What UMass does have though is Michelle Pruitt and Alexzeya Brooks. Both have proven to be not only valuable but haven’t played like any moment is too big for them to handle off the bench. Brooks is just a freshman but has length and height at 5-foot-9. Similar to Kulesza, Brooks has a nice shot from downtown but also knows how to drive for a quality layup. Her season high of 11 points against George Mason was a nice preview of her abilities when given minutes to do so and since, has been seeing the floor earlier and earlier. Head coach Tory Verdi will likely depend on Brooks off the bench even for quick minutes to give Ber’Nyah Mayo a breather.

Michelle Pruitt hasn’t been delt the best deck when it comes to chances since Sam Breen plays a majority of the game, with Angelique Ngalakulondi and Makennah White holding down the five spot. Nonetheless, Pruitt does well when she plays. She’s a graduate student who has played a lot of basketball in her career, which is shown when she steps in the game, cutting to the ball downlow for layups. Pruitt is the type of player who does what she is needed to do, plus a little extra. You often see her with a textbook boxout to open the lane for another Minutewomen to snatch the board and you see her diving for loose balls. If UMass is in foul trouble in tournament play, Pruitt is dependable.


There is no denying the level of maturity Mayo and Breen bring to the team. Breen, a graduate student is nothing short of clutch and levelheaded, win or lose. Mayo has played every game since her freshman year, including close games, blowout wins, an A-10 championship and everything in between. Nothing phases her and that will be huge in the playoffs. She defines the role of a floor general, and that maturity bodes well with Breen to create a unique sophomore and veteran relationship that produces high quality basketball.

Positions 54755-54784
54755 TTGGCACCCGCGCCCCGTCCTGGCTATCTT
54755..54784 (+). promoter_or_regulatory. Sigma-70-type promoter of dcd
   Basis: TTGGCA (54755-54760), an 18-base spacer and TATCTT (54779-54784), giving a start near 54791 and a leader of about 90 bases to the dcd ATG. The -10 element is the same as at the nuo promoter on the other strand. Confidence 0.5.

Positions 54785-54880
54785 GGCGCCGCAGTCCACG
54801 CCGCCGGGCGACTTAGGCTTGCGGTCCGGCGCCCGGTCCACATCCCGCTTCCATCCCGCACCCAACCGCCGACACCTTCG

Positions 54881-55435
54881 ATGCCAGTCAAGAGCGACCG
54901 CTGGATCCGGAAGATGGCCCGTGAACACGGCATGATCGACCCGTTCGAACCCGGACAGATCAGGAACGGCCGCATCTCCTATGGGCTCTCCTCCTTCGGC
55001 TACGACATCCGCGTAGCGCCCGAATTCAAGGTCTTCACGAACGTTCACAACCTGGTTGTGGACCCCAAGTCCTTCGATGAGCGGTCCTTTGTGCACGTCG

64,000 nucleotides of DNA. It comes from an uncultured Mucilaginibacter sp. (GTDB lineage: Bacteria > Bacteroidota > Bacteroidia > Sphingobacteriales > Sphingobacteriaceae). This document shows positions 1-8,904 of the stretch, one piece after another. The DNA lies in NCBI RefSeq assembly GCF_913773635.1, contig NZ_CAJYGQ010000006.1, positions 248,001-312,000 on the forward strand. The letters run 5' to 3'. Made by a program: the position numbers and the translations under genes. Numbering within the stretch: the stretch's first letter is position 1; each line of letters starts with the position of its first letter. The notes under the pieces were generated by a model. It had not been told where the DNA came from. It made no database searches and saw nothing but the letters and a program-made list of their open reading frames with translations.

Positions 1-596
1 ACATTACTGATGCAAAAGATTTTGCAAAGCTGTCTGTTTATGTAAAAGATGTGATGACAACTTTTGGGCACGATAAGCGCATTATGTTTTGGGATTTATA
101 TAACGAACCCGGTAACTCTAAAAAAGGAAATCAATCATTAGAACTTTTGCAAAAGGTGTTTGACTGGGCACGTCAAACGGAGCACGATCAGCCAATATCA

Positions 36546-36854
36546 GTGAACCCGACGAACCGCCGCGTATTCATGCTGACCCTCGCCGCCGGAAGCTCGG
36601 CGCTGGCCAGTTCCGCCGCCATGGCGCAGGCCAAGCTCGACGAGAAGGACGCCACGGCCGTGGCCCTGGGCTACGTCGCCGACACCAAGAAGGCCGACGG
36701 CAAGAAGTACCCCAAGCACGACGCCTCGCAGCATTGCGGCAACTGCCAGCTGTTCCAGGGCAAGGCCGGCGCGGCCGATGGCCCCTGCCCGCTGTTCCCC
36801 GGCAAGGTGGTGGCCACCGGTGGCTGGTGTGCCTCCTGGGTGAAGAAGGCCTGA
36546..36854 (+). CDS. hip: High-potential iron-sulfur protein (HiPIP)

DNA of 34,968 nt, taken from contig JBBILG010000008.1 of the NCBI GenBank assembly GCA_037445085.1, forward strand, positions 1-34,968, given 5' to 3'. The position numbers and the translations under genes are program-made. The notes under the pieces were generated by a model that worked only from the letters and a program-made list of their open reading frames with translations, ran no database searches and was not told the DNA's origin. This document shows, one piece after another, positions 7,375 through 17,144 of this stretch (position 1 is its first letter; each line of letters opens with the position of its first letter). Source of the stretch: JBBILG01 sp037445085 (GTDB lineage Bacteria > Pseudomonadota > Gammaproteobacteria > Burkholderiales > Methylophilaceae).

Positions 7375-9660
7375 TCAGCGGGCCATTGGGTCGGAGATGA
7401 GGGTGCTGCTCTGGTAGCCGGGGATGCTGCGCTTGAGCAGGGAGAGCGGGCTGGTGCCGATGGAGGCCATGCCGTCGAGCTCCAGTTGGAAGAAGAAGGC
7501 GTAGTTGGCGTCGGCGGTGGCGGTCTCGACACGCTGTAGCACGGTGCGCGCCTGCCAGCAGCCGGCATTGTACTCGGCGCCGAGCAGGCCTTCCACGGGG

The five:

The question before the season started was who would start: Ngalakulondi or White. White took the starting spot but after a few games, things worked better when Ngalakulondi started. That dynamic is never easy but by Feb. 26, the two learned how to find their own roles and each produce for UMass. Early on, it felt like it was one or the other however against Saint Louis on Saturday, White had 11 and Ngalakulondi had 12. This will be huge heading into March, with them each bringing depth on offense and defense respectively for UMass and knowing how to both step up when they are on the floor.


Destiney Philoxy proved to be a multifaceted player this season. Sometimes that means big number performances, sometimes that means taking five charges a game or a high number of assists. Sydney Taylor has undoubtably been the lethal weapon for the Minutewomen on offensive. When Taylor has an off day, so does UMass. It’s necessary that these two sparkplugs continue to bring energy when things aren’t falling or when the Minutewomen might need a boost since the team tends to feed off their energy.

The team UMass was in November isn’t like it is now. Better and stronger, the Minutewomen will need to continue to grow, learn from their past mistakes, and play complete UMass basketball to succeed again in March 2022.

Lulu Kesin can be reached at [email protected] and followed on Twitter @Lulukesin.